Taking pictures yesterday I realized that, aside from a bit of talent, being a good journalist or photographer requires stepping out of the comfort zone. You don’t shut yourself off with your headphones, you don’t just pass people but you watch them, listen to them, talk to them and, yes, use for your purposes – a picture or a story.
There is something mystical about traveling on a Greyhound. Maybe it’s the changing landscapes behind the window, the stops in random places or the people you meet on the bus. The magical element disappears roughly around the 10th hour of your trip.
Mine disappeared on the Canada/US border. Passports and visas seem an old and outdated system to me but, surprisingly, the system doesn’t care. The US border control officers take their job seriously. To a point when you actually reconsider whether you really want to enter the US. A series of questions awaits everyone traveling on a Greyhound. As if anyone really wanted to illegally get to Detroit, which is a scary place, really. Maybe because of its renowned homicide rate (among the highest in the US) or other stories you read and watch about it (8 mile with Eminem?). Compared to the Canadian Greyhounds, their American counterparts are rather tattered. The faces on the bus change too. While in Canada, you mostly see students and the middle class, on an American Greyhound you encounter poverty and the smell of potato chips. But after waiting a few hours at the charming Detroit bus terminal and with the sound of Jay-Z’s newest album blazing from your neighbor’s earphones, you continue your journey. Mostly regretting you didn’t take a plane but not regretting you did not get off in Kalamazoo.
Whatever was left of the “Greyhound magic” finally disappears around the 19th hour of your journey, now in rain and grayness.
To me Simon & Garfunkel seemed like the perfect companions on this ride. While leaving Detroit I listened to Paul Simon singing “Detroit, Detroit” and marveled at how someone could write “Michigan seems like a dream to me now”. It did not seem like a dream to me. Chicago, however – when it appeared from the Skyline highway – did.
It is truly a beautiful city. Downtown, you can feel the charm of the 1920s skyscrapers and you can shop until you drop. Barney’s, Saks Fifth Avenue, Neiman Marcus, Nordstrom – they’re all there. Everything you’ve seen in movies is there too – the overground subway (remember Jennifer Lopez teaching Richard Gere how to dance?), the poverty of the South Side, the pride about “their president” and the famous Grant Park.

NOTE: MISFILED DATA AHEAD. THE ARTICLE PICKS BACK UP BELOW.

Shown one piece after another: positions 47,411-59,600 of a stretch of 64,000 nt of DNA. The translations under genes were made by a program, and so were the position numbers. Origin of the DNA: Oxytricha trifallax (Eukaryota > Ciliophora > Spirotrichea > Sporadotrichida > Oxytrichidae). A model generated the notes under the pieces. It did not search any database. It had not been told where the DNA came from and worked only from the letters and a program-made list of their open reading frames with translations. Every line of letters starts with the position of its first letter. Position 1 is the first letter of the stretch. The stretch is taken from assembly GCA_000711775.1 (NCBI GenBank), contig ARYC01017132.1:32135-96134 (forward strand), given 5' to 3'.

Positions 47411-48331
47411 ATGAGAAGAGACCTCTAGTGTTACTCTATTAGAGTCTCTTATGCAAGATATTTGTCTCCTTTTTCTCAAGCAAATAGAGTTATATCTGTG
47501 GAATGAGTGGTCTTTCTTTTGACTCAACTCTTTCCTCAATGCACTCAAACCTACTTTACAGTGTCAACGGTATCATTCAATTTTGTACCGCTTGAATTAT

I was stunned at the collection at Chicago’s Arts Institute. Just the Impressionist rooms with Monet, Manet and of course Renoir would have sufficed to fill a museum. Particularly Renoir’s soft brush strokes and superbly vivid colors, which at the Arts institute are not hidden behind glass, are so beautiful they leave you at the verge of tears.
In the limited time I had I was forced to make a choice between seeing Caravaggio or modern American art. The kind of choices you would like to make everyday. Also, the late Irving Penn’s photographs which he donated along with his entire archive were inspiring.
And as if this weren’t enough, outside of the Arts institute you see the famous silver “Bean” and a crowd of figures sculpted by Magdalena Abakanowicz. Could you wish for more? You could, you could want to eat something delicious. I settled with the Chicago chain: WOW BAO (wowbao.com) which serves delicious Asian buns and soups. The salad was crispy, the chicken Teriyaki, beef and coconut buns had the puffiness and doughiness, as well as the unique taste I was craving for that day. I had them while sipping pomegranate ice tea. Simply delicious. Chicago is delicious.
I spent my next day taking Walker Evans – inspired photographs at the corner of State and Randolph (will post them soon) and shopping, although the beautiful experience had a vision of the long journey ahead of me in the background. Twenty more hours on various coaches. Fortunately I had films to watch and it was night so I, however uncomfortably, could sleep. The journey home was on rather full buses but it didn’t seem like 20 hours, rather like 12. Coming back to Canada made me realize how peaceful a place it is. There is not extravagant richesse but there is also much less poverty and people seem more relaxed. Or was it just my impression? One that you get from people in a hurry waiting to hold the door for you when you enter a bus terminal. But Toronto is less pretty and take out food in Ottawa is much worse. Altogether a wonderful 100 hours. Go to Chicago!